Factors that may increase the risk of this condition include the following [6] :

  • Severe trauma: Experiencing a traumatic event can lead to this condition [7] .
  • Depression: Severe depression or anxiety can lead to panic attacks.
  • Personality traits: Facing difficulty in adapting to changes can lead to episodic symptoms of this condition.
  • Severe stress: Stress related to work or personal life can worsen the symptoms of this condition.
  • Recreational drugs: Use of certain drugs can trigger episodes of depersonalization or derealization [8] .

Complications Of Depersonalization-Derealization Disorder

Repeated episodes of this condition can lead to the following [9] :

  • Anxiety or depression
  • A sense of hopelessness
  • Problems in relationships
  • Difficulty focusing on tasks
  • Difficulty remembering things
  • Interference with routine activities

Diagnosis Of Depersonalization-Derealization Disorder

To confirm the presence of this disorder, your doctor would first make sure that there are no other reasons behind these symptoms. Your doctor may perform the following:

  • Physical examination: The symptoms of this condition can be linked to other underlying health issues or the use of alcohol and recreational drugs [10] .
  • Psychiatric evaluation: The symptoms, feelings, thoughts and behavioural patterns are observed to determine the severity of this condition.
  • Lab tests: Tests conducted can help in determining if the symptoms are related to other medical issues.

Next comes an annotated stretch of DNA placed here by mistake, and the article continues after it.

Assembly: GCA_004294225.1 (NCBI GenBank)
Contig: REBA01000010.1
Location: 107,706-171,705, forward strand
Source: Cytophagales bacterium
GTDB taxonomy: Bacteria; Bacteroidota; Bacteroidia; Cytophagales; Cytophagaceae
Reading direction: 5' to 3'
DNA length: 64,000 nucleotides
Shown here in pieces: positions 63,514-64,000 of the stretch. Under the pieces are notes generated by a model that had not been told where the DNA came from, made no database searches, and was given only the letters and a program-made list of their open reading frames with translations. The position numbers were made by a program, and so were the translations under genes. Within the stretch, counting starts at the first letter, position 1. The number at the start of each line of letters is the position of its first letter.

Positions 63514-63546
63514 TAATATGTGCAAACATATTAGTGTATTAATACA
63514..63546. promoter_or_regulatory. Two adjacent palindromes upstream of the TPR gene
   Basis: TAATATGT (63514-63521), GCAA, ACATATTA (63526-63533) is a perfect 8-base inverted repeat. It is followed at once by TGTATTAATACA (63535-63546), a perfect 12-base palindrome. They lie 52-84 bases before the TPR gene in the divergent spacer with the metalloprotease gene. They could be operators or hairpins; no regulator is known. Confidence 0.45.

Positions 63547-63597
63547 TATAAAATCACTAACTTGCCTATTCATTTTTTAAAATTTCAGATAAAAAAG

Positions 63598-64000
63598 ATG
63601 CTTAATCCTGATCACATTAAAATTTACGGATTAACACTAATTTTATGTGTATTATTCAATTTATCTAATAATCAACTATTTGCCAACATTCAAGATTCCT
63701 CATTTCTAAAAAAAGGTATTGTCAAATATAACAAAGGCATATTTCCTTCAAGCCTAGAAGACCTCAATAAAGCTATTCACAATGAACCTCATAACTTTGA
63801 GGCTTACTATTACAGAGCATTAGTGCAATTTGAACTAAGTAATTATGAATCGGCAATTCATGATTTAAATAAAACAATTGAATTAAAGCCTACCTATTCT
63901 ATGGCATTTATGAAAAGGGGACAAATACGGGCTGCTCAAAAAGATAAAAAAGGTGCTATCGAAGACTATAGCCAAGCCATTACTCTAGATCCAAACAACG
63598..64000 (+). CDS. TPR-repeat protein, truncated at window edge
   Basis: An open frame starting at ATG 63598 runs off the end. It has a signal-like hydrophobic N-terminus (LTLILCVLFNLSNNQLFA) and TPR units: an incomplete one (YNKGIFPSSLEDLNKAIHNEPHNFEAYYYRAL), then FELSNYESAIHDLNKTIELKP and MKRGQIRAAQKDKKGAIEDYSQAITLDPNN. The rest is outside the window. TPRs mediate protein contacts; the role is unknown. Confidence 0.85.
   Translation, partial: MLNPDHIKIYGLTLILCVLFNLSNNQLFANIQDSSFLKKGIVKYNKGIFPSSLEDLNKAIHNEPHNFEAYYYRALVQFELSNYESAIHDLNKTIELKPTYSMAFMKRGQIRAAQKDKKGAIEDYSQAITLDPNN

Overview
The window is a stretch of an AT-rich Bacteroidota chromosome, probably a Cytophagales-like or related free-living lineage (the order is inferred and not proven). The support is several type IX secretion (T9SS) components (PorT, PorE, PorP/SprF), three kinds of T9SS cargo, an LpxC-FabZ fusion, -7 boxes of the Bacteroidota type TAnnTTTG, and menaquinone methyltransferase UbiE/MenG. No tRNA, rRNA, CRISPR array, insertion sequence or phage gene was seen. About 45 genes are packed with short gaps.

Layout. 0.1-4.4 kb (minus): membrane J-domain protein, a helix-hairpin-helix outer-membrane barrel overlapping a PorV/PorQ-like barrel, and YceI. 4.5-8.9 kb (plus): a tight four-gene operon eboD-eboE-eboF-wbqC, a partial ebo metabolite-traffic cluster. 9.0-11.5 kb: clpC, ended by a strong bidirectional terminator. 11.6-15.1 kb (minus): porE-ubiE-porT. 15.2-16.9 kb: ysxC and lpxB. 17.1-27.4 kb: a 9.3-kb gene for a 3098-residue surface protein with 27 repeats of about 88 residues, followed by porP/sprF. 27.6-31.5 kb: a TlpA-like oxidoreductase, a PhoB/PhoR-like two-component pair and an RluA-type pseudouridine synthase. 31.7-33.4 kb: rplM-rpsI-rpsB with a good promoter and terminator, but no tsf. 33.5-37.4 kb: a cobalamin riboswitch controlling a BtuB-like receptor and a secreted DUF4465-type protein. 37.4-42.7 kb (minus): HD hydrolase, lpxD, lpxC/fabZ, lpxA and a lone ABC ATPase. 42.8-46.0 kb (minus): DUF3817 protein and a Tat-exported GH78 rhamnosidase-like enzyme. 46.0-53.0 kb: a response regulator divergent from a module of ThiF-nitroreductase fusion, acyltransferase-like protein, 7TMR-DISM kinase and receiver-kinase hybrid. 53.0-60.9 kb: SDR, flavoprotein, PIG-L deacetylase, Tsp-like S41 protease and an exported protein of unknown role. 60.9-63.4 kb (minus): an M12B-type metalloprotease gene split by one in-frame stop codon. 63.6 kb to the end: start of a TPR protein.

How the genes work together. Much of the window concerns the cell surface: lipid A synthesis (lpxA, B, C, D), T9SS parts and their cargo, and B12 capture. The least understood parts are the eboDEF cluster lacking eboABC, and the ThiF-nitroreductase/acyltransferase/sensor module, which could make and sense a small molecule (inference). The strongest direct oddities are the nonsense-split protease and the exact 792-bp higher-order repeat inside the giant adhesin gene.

• DSM-5: The Diagnostic and Statistical Manual of Mental Disorders (DSM-5) have set forth certain criteria for the depersonalization-derealization disorder [10] . These criteria are used by the mental health professional for an assessment of the patient.

Treatment For Depersonalization-Derealization Disorder

The primary treatment is psychotherapy. Nevertheless, doctors can sometimes prescribe medications as well.

Psychotherapy: Also known as counselling or talk therapy, psychotherapy tries to gain control over the symptoms. The benefits of psychotherapy are as follows [12] :

  • Understanding why depersonalization and derealization has occurred
  • Learning techniques that can distract one from the symptoms
  • Learning to cope with stressful situations
  • Addressing the emotions related to past trauma
  • Addressing mental health conditions such as depression or anxiety
  • Medications: Although no specific medications have been approved for the treatment of this disorder, medications might be prescribed for treating specific symptoms such as anti-anxiety and anti-depression drugs [13] .

Prevention Of Depersonalization-Derealization Disorder

This condition cannot be prevented. However, it is always beneficial to begin treatment as soon as one begins to show symptoms. Also, quick intervention following a traumatic event can help in the reduction of dissociative disorder development.